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STATEWIDE

Hello, goodbye

Tar Heel employers turn to temps to keep costs down during a tepid recovery.
 
by Spencer Campbell

Debra Ann Jolley, 25, didn’t get one of those useless college degrees — such as in Swahili — but she still couldn’t find work in public relations and marketing, her major. “Not only was it right when the economy was coming back from the recession, all of my internships had been sales-based.” After graduating from Appalachian State University and moving to Charlotte in 2010, the Destin, Fla., native cycled through a number of jobs, including working in direct sales and for the local board of elections, until turning to a staffing agency about two years ago. “It was easier to have them looking than me.” Through it, she landed a position in the Queen City office of Detroit-based Quicken Loans Inc. Processing mortgages wasn’t her dream gig, but it was temporary.

North Carolina’s unemployment rate dipped to 6.7% in January, the lowest it has been in more than five years. It has fallen a staggering 2.1 percentage points since Gov. Pat McCrory took office in January 2013. “The trend of more people getting back to work in North Carolina is great news for our state,” he said in late January. “We continue to see that our pro-growth and pro-jobs policies enacted over the last year are having a positive impact and getting people into jobs.”

One such policy has received much attention — and scrutiny — in recent months. In July 2013, Republican lawmakers cut the maximum weekly payout for unemployment insurance from $500 to $350 and duration from 26 to 20 weeks. The overhaul was necessary, conservatives say, because the state needed to pay back the more than $2 billion it borrowed from the federal government to cover unemployment benefits during the recession. It also made North Carolina an interesting case study when federal benefits for the long-term unemployed ran out at the end of last year.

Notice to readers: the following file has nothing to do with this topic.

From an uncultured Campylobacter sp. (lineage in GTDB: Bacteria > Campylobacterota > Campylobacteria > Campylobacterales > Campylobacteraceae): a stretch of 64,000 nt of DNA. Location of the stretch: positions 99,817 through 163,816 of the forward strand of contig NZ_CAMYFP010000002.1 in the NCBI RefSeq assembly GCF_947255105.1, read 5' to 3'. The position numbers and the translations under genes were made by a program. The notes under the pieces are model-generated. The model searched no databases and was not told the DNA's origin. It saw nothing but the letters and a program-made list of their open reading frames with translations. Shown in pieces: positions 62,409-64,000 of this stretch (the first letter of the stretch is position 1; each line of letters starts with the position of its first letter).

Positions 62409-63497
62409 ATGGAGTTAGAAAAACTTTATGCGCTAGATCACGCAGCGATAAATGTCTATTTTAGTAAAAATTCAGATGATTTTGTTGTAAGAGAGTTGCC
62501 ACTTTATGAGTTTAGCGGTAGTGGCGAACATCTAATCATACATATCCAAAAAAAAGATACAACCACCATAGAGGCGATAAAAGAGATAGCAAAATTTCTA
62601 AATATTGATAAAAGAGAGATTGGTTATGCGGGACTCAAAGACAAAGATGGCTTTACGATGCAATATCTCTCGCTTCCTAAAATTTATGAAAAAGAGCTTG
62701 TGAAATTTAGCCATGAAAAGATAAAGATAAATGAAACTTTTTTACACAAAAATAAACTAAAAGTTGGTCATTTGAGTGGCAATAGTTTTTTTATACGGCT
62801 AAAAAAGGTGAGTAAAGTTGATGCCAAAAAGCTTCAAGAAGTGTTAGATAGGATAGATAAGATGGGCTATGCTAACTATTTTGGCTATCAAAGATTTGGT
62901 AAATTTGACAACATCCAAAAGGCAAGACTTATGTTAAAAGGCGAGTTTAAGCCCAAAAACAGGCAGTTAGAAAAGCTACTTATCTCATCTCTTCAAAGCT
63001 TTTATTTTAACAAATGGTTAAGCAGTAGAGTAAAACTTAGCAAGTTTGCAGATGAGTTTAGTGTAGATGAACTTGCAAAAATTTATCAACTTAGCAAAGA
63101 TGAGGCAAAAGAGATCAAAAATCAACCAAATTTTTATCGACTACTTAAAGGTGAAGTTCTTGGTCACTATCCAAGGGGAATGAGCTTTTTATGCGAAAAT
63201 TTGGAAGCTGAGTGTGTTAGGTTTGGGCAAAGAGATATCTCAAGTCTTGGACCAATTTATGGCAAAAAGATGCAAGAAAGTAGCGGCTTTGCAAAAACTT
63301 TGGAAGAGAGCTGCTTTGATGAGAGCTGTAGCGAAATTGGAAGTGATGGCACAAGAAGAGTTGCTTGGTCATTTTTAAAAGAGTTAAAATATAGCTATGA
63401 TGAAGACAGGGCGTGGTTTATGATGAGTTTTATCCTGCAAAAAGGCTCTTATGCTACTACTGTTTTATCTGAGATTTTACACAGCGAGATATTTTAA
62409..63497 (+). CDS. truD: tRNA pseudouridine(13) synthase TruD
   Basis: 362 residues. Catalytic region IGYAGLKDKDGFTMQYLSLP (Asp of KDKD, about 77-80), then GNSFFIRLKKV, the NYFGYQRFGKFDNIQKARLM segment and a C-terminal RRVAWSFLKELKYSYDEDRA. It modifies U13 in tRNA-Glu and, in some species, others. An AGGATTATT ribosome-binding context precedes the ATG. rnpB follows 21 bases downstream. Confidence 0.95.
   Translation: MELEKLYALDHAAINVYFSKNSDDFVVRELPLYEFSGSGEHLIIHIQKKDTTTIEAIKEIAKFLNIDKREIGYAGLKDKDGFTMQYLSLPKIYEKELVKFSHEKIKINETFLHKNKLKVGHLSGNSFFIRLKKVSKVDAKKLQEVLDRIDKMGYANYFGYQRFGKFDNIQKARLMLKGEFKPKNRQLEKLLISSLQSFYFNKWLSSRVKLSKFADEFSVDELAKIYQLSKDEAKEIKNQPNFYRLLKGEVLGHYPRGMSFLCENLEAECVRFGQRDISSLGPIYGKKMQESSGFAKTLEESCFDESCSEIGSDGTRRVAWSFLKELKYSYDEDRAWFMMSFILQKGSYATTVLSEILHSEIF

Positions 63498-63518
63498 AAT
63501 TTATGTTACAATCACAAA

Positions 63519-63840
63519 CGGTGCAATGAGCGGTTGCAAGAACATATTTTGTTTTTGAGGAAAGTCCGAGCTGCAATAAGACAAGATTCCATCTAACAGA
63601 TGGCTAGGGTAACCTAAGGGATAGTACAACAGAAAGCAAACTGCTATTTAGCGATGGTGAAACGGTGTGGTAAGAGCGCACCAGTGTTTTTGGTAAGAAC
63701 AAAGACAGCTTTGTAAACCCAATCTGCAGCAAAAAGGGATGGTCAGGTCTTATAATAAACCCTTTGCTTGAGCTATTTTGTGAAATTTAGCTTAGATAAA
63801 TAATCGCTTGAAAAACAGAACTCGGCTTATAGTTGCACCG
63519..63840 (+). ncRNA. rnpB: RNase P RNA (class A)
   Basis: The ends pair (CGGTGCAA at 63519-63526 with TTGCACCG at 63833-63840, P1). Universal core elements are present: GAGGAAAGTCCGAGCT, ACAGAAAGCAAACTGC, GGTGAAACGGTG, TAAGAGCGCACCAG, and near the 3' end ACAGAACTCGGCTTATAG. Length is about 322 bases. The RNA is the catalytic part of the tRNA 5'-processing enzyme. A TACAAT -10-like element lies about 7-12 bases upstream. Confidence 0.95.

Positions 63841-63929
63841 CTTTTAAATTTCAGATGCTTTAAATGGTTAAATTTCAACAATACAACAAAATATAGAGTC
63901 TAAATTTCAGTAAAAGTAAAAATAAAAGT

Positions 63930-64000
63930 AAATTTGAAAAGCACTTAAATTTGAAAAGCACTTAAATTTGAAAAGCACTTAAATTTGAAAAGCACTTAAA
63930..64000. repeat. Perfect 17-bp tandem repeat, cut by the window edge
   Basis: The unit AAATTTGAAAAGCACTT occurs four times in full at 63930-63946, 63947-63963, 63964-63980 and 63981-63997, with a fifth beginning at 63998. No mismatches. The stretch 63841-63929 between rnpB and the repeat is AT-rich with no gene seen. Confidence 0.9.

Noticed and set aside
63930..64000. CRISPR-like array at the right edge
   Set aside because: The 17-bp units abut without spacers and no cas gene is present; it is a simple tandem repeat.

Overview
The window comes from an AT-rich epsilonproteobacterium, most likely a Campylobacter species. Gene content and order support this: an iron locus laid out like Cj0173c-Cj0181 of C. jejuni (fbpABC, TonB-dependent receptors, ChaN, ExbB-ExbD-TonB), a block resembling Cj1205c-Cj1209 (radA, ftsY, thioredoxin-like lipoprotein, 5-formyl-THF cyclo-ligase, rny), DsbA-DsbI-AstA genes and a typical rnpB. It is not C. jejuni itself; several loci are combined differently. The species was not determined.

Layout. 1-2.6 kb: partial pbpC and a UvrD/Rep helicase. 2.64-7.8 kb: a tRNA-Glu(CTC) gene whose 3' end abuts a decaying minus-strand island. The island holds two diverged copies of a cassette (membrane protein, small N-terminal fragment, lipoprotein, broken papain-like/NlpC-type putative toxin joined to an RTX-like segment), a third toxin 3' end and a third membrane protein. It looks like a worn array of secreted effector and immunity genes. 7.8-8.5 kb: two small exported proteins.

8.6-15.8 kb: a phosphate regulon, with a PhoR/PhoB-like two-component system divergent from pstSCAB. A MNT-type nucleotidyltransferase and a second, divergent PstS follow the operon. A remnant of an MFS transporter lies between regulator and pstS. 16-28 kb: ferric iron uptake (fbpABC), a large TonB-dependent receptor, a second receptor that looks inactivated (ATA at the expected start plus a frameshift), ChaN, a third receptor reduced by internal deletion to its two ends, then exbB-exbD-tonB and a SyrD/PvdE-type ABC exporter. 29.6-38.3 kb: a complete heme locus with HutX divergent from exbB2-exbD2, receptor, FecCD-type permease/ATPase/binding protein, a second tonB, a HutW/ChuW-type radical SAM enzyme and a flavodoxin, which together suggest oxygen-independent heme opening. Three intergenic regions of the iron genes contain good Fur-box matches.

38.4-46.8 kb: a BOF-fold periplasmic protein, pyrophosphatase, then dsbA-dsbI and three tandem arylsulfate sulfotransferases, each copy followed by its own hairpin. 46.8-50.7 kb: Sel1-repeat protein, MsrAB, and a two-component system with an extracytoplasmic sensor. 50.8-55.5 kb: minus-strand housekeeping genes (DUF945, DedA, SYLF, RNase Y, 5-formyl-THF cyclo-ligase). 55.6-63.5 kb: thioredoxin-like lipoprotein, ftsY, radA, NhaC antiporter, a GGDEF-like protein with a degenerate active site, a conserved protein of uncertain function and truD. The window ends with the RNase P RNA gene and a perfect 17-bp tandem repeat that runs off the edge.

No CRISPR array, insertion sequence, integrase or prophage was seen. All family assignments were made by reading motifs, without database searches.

That inspection revealed caws in the governor’s crowing. “The reason the rate has gone down year over year, from December 2012 to December 2013, is because the labor force has gotten smaller, not because more people are reporting themselves as being employed,” says John Quinterno, principal of South by North Strategies Ltd., an economic- and social-policy research consultancy in Durham. “I’m not making a policy statement there, I’m not making a statement about causality. All I’m saying is, to get the numbers to add up the way they’ve added up the last six months of 2013, that’s what’s making it happen.” North Carolina’s labor-force participation rate — those working and looking for work as a percentage of the working-age population — hit a 37-year low in October.

However, many did begin hunting any steady paycheck when benefits stopped. “When we post a clerical position, especially those positions that have limited skills, we just are flooded,” David Burleson, superintendent of the Avery County school system, told The Wall Street Journal. That’s good news for staffing agencies. “We’re seeing a spike in our usage,” says David Lewis, vice president of franchising for Oklahoma City-based Express Services Inc., No. 17 on Business North Carolina’s annual ranking of the largest private-sector employers (“Pain and Gain,” February) in the state. “Companies are turning to us more.” Express had 10,301 job placements in North Carolina last year, a 64% increase over 2010. Before the unemployment-insurance overhaul, the benefits, when packaged with other social programs, permitted people to pass on entry-level or low-paying jobs. That wasn’t the case after July. “Short story is, yes, you cap unemployment benefits, and magically more people go to work.”